Bus

Vendor Managed Inventory: Benefits of a Transit Supply Chain Network Realized

Posted on June 15, 2012 by Naeem Farooqi

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The consortium received full transparency into the price Neopart pays for each part plus the markup and receives a lowest price guarantee that is monitored on an ongoing basis.
The consortium received full transparency into the price Neopart pays for each part plus the markup and receives a lowest price guarantee that is monitored on an ongoing basis.

First delivery
The first delivery under the VMI system rolled out to Ontario-based Oakville Transit in February 2012. The delivery was a small skid of filters, wipers and other fast-moving items. The purchasing process had fundamentally changed with buyers/stockkeepers redirecting all requests for parts to one company without having to worry if they were getting the best price. This feature was built into the contract, whereby the consortium received full transparency into the price Neopart pays for each part plus the markup and receives a lowest price guarantee that is monitored on an ongoing basis.

A few weeks later, Hamilton Street Railway and the London Transit Commission went live with a phased integration approach. This was devised to allow Neopart to better manage demand and volumes. The first weeks saw large quantity order requests driven by the traditional min/max levels. As transit system stockkeepers are becoming more familiar with the process and the quantities, lower on-hand quantity levels are beginning to emerge while keeping up with availability requirements.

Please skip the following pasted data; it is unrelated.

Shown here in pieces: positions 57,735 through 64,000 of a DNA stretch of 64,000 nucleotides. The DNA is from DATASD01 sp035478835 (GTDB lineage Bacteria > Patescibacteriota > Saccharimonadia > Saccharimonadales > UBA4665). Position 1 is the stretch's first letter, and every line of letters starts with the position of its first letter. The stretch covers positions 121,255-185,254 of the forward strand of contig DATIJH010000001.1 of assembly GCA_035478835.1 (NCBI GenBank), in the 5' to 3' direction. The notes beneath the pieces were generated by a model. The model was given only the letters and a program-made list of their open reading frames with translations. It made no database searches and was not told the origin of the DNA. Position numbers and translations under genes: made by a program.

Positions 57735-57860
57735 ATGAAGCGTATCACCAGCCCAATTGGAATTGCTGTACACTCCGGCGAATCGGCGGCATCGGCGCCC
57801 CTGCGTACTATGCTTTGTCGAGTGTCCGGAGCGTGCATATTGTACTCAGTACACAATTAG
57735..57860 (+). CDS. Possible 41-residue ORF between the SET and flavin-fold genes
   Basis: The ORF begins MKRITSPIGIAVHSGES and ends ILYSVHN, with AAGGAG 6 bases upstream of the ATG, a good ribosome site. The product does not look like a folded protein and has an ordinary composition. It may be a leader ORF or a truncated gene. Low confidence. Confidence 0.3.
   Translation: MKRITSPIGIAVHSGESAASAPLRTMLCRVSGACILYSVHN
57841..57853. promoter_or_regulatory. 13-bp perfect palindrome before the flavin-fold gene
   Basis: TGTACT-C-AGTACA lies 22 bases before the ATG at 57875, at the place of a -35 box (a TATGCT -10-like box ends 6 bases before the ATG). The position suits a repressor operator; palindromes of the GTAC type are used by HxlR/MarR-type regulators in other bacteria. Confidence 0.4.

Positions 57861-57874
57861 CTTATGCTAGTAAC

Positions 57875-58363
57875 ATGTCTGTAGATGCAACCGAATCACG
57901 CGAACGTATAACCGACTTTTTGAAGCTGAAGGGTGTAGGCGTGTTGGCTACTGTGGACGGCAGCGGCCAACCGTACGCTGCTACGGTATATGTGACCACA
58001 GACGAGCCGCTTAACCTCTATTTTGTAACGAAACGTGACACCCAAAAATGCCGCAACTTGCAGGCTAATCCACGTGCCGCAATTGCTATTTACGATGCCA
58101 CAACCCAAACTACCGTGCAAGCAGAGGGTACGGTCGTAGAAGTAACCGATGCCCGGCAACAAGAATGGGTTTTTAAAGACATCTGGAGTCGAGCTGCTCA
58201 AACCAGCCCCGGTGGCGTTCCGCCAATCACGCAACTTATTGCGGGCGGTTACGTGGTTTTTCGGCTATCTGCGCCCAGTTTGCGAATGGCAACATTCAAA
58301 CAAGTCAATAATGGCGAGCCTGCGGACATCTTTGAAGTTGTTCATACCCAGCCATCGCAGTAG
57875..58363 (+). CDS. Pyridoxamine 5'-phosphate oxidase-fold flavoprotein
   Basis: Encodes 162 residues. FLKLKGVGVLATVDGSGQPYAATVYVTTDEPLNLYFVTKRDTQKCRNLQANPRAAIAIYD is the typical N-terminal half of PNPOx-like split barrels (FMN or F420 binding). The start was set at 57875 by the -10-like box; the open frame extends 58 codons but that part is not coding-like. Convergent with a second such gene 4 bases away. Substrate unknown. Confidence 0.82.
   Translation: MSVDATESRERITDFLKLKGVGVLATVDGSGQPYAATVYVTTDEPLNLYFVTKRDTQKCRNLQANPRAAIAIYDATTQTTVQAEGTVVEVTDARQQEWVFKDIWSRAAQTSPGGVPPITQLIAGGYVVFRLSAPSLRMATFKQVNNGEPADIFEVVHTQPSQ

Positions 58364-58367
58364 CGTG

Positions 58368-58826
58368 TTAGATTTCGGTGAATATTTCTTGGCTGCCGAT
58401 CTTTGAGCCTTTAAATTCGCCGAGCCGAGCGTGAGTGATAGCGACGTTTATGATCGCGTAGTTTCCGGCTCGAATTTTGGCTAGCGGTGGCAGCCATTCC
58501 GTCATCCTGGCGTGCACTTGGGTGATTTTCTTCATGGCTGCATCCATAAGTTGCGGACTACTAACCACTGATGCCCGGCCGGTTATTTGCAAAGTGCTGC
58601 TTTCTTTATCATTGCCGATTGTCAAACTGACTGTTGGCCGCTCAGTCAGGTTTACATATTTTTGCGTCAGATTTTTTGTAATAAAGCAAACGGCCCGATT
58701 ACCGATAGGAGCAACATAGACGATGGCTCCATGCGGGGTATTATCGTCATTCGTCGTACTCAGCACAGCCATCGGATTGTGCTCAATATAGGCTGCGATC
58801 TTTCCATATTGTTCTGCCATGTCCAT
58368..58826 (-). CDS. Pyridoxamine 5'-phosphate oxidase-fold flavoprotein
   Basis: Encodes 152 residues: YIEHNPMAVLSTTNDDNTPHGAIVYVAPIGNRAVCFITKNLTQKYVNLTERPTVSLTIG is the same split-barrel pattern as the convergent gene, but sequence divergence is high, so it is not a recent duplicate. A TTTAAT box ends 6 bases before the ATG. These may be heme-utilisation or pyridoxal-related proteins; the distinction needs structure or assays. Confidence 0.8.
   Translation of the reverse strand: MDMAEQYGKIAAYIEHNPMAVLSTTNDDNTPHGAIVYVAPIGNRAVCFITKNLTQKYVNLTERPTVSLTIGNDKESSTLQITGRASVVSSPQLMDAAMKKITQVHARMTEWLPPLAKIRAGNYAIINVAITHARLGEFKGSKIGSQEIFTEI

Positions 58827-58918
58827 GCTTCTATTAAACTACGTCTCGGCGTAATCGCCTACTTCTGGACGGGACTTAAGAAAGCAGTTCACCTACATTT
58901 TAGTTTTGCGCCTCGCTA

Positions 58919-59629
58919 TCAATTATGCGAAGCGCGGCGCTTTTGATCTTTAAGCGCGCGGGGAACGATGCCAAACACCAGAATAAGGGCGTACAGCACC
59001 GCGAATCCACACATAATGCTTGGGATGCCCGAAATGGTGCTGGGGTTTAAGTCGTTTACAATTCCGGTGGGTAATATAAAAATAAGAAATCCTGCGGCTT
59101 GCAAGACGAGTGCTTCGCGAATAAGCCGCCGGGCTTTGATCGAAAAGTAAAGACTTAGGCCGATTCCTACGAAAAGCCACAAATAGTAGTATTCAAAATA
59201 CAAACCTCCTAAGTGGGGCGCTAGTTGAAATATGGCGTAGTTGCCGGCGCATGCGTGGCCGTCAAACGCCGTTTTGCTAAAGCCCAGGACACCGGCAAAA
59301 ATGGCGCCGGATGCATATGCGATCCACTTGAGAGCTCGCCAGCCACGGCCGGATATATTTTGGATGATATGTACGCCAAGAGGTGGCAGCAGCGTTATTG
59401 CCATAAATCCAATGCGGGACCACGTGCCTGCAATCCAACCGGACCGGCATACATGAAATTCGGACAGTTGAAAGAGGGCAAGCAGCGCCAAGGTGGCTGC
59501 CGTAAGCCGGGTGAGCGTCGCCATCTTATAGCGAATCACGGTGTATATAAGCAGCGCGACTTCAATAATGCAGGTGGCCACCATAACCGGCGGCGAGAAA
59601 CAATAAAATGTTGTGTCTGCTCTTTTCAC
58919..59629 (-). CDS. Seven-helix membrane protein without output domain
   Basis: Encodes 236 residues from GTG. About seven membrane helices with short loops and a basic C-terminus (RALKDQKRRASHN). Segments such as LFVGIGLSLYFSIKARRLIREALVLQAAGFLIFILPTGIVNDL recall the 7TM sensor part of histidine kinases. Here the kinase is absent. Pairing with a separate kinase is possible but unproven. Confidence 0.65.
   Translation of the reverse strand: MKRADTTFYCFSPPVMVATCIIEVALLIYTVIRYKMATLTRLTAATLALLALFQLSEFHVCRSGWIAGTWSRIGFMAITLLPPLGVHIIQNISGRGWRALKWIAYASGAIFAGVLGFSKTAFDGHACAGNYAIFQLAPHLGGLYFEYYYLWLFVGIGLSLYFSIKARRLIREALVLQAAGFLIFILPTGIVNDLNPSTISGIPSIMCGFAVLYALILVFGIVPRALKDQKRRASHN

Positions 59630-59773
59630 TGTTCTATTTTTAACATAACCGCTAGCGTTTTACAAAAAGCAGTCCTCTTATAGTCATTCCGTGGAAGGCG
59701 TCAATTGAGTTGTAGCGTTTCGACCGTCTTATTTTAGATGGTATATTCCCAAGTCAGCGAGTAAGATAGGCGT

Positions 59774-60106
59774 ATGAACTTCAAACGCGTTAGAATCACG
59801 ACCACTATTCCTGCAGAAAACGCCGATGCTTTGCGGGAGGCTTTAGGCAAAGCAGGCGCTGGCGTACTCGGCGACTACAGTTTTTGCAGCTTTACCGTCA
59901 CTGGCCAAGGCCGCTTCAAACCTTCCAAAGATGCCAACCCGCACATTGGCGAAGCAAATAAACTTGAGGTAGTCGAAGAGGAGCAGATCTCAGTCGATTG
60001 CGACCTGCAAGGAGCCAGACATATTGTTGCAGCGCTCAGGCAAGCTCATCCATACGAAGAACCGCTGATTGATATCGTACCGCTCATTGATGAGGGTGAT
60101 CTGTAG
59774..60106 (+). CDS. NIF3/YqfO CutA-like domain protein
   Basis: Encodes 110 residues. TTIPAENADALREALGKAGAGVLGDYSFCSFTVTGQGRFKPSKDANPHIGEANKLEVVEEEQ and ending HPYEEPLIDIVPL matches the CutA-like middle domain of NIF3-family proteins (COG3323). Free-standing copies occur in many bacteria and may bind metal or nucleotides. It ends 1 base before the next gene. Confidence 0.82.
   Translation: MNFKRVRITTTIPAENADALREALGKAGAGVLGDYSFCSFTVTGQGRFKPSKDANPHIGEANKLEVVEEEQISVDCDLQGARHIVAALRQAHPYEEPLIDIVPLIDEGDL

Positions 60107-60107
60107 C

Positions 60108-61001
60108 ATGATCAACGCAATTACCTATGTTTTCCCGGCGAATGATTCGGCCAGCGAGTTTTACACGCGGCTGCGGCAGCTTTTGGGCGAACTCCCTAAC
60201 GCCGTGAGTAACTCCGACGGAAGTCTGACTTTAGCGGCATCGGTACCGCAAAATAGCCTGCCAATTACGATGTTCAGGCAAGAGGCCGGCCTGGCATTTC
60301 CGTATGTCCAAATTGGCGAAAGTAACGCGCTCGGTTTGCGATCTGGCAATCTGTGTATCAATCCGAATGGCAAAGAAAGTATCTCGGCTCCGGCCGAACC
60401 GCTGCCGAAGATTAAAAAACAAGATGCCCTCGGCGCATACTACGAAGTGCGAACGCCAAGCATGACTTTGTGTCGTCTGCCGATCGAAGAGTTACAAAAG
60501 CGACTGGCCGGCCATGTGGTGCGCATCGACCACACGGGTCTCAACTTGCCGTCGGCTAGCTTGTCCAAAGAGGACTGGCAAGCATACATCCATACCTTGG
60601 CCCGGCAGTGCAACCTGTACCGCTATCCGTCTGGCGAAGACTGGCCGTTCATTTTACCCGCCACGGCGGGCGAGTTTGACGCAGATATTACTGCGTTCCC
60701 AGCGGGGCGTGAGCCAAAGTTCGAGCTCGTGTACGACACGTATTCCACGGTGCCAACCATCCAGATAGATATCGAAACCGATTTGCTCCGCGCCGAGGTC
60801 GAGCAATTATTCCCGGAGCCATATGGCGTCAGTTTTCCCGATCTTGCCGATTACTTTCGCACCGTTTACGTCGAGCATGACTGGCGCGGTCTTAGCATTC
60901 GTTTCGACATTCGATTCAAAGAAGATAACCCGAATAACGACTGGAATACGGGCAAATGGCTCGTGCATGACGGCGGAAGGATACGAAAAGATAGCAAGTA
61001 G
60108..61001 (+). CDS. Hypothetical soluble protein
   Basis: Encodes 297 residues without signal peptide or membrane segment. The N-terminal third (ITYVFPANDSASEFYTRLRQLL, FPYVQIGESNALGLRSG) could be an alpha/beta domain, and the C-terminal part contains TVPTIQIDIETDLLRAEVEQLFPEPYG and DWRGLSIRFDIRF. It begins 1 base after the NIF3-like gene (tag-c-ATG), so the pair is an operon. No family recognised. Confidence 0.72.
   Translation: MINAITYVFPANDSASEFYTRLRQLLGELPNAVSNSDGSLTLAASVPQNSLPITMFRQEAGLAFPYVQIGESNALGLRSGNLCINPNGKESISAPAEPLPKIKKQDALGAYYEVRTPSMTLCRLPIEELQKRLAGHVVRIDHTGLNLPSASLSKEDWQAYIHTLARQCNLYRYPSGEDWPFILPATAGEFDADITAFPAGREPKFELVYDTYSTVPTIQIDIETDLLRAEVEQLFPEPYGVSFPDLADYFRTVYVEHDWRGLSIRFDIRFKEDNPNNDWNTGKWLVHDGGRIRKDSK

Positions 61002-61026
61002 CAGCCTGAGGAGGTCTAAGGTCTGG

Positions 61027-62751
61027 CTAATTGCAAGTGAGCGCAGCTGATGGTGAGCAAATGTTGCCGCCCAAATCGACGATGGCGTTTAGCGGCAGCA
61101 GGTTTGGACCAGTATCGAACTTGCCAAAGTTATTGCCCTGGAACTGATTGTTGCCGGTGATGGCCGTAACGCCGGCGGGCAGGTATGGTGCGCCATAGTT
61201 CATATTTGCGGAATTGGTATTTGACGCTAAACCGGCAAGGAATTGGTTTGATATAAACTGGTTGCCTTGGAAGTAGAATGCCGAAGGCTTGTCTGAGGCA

The 100-day post award period for a project of this size and complexity has many challenges. Metrolinx’s VMI project was no different with the emergence of issues regarding fill rate, back orders and brand preference. Each problem was addressed with procedures jointly established by the consortium and Neopart. The eight fleet managers stayed the course and continue to support the project seeing major parts price savings from day one.  

Post-Launch Benefits
As the project continued to roll out with greater SKU integration, one major unforeseen benefit has been the interest of parts manufacturers to directly supply the consortium. This helped remove many layers of materials supply chain, resulting in reduced purchasing costs. The primary appeal for manufacturers is the dedicated volumes and long-term predictability for manufacturing purposes. In many Fortune 500 companies, these supply chain practices are called IPFR (Integrated Planning Forecasting and Replenishment), which has been achievable with the two-way knowledge exchange between the end-users and manufacturers with the goal of bringing down parts cost. As well, with the average cost of materials management being 18 cents on the dollar, it will drop drastically as this project continues to rollout and costs are reduced throughout the supply chain from buying to billing.

Working with a partner with similar goals and interests has been a rewarding experience for the consortium with parts price savings averaging around 15% to date. The cross reference developed in conjunction with Neopart for transit parts SKUs is one of the largest in the industry, with the benefit of providing the true value of finding the core part sourcing.

The consortium has yet to realize the many other expected benefits of the VMI system. However, it is positive that the continued process of sourcing core and the integration of other Ontario transit systems will continue to reduce parts cost and stock-out risks.

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